OK, India or South Korea or Hungary or Mexico. The point is Apple is not going to use LQMT for fabrication. If you are investing based on the relationship with Apple you need to revisit your investment thesis. When you have a few minutes, do some research on Visser Precision Castparts.
Start with your false assumptions. Let me help. 1. Apple can use whomever they want to manufacture. They will (presuming they use LQMT at all) manufacture in China 2. Neither LQMT or their production partner have the infrastructure/capacity or experience to manufacture at the volumes Apple would require. 3. Apple hired LQMT's top engineer in 2011. Their internal ability to manufacture is light-years ahead of LQMT by now. Bottom line is that LQMT will not generate any future revenue from Apple. Don't believe me? Steipp said it himself.
Thanks for the confirmation. I'll be watching 19 silver closely.
No idea, I'm not familiar with this particular application. I presume testing was completed. I suspect this application is more of a marketing/differentiation niche rather than functionality. In any case, I don't see this as adding much in the way of revenue. Wake me up when LQMT lands a military, medical device or automotive contract. Until then, this company is worth a fraction of the current valuation. A small fraction.
I believe (from memory) that the issue with the previous club heads was due to the die cast molding technique, something that should be overcome with injection molding. Don't hold me to task for this statement though.
Some good TA linked on kitcosilver. Looks like 19 is resistance for silver. Could consolidate at that level, then attempt a break or could reverse. A break could take it to the 22 level.
Precious metals? Perhaps. Any TA/Elliott Wave analysts on-board?
When a 30% move generates no activity on the message board.
Texas. The primary application is pipe coating for the oil industry.
None of the items you mentioned are produced any longer. LQMT has indicated it will be getting back into golf clubs though. Hopefully this time they don't shatter.
These items are coated in LQMT, from the previous division of LQMT that was sold a couple years ago. They do not use LQMT base materials.
So the answer is yes, Apple cannot use the Crucible IP for anything other than consumer electronics. If they wanted to, they would have to purchase (or lease) the IP from LQMT for non-consumer electronics commercialization.
There are two agreements, one pertaining to commercialization of the IP, the other pertaining to R&D sharing (Crucible). Crucible is a JV, owned by both Apple and LQMT. All R&D from both companies (during the contract period) is owned by the JV and therefore jointly owned by LQMT and Apple. When it comes to commercialization, the MTA is specific to what Apple has rights to (consumer electronics) and what LQMT has right to (anything other than consumer electronics).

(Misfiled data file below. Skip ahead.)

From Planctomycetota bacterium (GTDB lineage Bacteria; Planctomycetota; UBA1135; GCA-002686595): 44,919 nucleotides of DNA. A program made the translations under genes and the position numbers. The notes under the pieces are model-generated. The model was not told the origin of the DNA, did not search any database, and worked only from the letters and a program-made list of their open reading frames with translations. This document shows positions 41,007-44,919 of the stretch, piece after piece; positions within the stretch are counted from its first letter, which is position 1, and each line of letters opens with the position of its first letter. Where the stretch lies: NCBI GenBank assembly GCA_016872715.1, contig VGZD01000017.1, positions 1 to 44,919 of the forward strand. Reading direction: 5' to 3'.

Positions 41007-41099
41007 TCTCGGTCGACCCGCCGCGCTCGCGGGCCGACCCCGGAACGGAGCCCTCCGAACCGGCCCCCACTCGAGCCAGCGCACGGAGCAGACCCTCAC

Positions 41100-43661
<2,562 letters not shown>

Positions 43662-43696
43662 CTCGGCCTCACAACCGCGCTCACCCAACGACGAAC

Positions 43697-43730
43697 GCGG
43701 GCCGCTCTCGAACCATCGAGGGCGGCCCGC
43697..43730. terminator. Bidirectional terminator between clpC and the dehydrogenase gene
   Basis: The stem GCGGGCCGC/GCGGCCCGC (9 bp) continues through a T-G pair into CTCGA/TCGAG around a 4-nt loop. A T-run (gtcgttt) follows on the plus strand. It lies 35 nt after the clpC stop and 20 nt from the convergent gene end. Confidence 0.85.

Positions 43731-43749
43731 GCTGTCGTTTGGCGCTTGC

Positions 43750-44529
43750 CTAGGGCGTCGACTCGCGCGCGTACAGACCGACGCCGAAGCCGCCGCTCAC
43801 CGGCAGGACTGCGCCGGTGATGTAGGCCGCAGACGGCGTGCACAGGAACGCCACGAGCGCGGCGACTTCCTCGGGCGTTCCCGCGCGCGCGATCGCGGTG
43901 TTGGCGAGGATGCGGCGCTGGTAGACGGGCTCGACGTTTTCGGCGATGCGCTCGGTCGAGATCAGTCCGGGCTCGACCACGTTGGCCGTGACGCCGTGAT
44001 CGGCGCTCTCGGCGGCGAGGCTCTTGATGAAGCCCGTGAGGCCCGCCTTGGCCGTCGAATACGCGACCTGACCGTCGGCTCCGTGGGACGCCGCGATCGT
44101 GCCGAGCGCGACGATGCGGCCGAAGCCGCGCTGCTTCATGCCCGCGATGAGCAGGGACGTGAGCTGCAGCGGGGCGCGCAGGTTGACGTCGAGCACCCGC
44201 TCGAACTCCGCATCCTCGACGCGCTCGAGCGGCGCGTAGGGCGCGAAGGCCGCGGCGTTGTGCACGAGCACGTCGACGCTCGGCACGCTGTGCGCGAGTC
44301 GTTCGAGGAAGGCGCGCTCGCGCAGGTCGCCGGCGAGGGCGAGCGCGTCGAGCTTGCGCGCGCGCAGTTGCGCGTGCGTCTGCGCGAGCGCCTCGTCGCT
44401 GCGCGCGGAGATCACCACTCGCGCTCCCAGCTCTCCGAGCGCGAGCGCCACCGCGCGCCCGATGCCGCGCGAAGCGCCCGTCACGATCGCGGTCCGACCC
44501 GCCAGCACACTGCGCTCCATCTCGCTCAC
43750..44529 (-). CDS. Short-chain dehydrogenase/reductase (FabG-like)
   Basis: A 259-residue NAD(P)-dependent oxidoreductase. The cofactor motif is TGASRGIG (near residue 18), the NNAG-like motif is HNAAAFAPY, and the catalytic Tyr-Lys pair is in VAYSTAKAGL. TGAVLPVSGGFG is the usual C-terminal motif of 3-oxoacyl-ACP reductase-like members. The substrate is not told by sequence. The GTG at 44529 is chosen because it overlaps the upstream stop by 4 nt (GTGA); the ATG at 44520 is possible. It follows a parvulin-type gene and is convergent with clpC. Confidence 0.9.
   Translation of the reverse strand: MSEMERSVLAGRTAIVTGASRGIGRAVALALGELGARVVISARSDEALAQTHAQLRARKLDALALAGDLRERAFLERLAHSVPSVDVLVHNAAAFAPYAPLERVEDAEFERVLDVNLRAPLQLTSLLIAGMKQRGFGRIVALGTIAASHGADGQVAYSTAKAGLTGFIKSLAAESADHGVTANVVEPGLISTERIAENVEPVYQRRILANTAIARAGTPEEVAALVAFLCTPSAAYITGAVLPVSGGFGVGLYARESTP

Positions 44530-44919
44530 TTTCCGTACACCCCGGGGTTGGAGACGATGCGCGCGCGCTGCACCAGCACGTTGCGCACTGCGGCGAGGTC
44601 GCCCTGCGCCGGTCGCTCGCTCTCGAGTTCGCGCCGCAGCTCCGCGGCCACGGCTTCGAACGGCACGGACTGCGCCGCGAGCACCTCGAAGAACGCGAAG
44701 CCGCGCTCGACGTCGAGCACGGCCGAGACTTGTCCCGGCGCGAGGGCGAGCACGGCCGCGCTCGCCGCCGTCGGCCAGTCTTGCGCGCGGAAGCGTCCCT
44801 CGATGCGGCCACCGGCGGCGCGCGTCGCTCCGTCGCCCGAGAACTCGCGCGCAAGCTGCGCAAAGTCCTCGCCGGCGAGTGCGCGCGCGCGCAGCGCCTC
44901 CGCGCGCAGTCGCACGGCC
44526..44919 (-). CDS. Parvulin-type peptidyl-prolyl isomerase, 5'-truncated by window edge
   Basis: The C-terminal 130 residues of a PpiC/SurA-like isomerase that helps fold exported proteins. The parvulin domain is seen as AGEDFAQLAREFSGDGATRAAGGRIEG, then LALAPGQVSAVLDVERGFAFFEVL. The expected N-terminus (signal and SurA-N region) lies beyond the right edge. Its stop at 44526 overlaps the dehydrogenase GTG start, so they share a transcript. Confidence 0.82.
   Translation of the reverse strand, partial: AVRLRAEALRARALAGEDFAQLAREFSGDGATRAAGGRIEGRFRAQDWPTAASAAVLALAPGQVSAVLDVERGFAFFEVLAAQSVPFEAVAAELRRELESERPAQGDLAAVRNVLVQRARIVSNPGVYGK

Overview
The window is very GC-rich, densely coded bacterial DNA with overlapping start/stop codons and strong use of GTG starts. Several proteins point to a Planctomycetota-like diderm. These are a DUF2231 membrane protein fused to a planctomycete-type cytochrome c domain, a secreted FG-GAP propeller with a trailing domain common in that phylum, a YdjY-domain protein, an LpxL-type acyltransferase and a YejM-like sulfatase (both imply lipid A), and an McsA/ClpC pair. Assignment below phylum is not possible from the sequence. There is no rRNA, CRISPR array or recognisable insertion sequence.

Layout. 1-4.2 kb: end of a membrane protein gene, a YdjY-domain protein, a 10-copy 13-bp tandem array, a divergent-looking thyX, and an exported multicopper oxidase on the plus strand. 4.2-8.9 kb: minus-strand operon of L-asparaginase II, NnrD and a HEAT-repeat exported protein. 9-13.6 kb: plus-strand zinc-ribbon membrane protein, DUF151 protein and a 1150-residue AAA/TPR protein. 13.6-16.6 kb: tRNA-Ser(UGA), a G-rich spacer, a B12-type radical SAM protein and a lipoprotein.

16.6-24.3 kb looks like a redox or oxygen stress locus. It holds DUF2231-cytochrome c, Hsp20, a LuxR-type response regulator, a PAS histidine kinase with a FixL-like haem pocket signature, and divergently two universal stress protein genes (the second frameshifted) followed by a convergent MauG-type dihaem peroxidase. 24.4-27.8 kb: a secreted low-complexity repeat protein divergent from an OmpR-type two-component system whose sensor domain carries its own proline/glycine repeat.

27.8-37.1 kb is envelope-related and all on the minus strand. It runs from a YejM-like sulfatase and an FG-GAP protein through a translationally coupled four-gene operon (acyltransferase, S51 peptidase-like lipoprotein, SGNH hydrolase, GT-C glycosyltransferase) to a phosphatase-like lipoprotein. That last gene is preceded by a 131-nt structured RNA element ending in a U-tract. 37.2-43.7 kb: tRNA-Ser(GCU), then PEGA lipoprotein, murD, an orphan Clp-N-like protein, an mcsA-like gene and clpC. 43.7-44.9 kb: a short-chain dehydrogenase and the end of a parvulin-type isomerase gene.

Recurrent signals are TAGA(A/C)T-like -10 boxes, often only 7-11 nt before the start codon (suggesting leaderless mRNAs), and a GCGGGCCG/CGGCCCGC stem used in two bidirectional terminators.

So, if Apple develops a breakthrough process during the contract period, LQMT would have the right to deploy that IP for use in non-consumer electronics products. And of course the opposite case holds true, with respect to any IP generated by LQMT during the contract period.
The Iwatch will include a microprocessor, therefore its a consumer electronic application. Don't think for a second that Apple will need to revisit the contract. Apple purchased the entire IP portfolio, and LQMT purchased the IP for non-consumer electronics back from Apple. The contract was written this way to ensure Apple would not have to prove their use of the IP was for CE, but rather that LQMT would have to prove their applications are not CE in the event of a disagreement. Apple holds all the cards.
Cheap is a relative term, and compared to the cost to produce aluminum LQMT will not be cheap. It's unlikely that any of us will be sipping Pepsi out of a LQMT can, ever.
Niche may have been overstated on my part, I'll acknowledge that. I could envision parts for applications that require attributes (such as elasticity, non-corrosion) where LQMT could offer a benefit that would outweigh the inherent price premium. Remains to be seen. Remember that LQMT has delivered many prototypes and has not signed a significant contract. The price quoted by Visser to manufacture for potential customers was a primary factor that led to the termination of the relationship, and potentially to the loss of the recent business opportunities.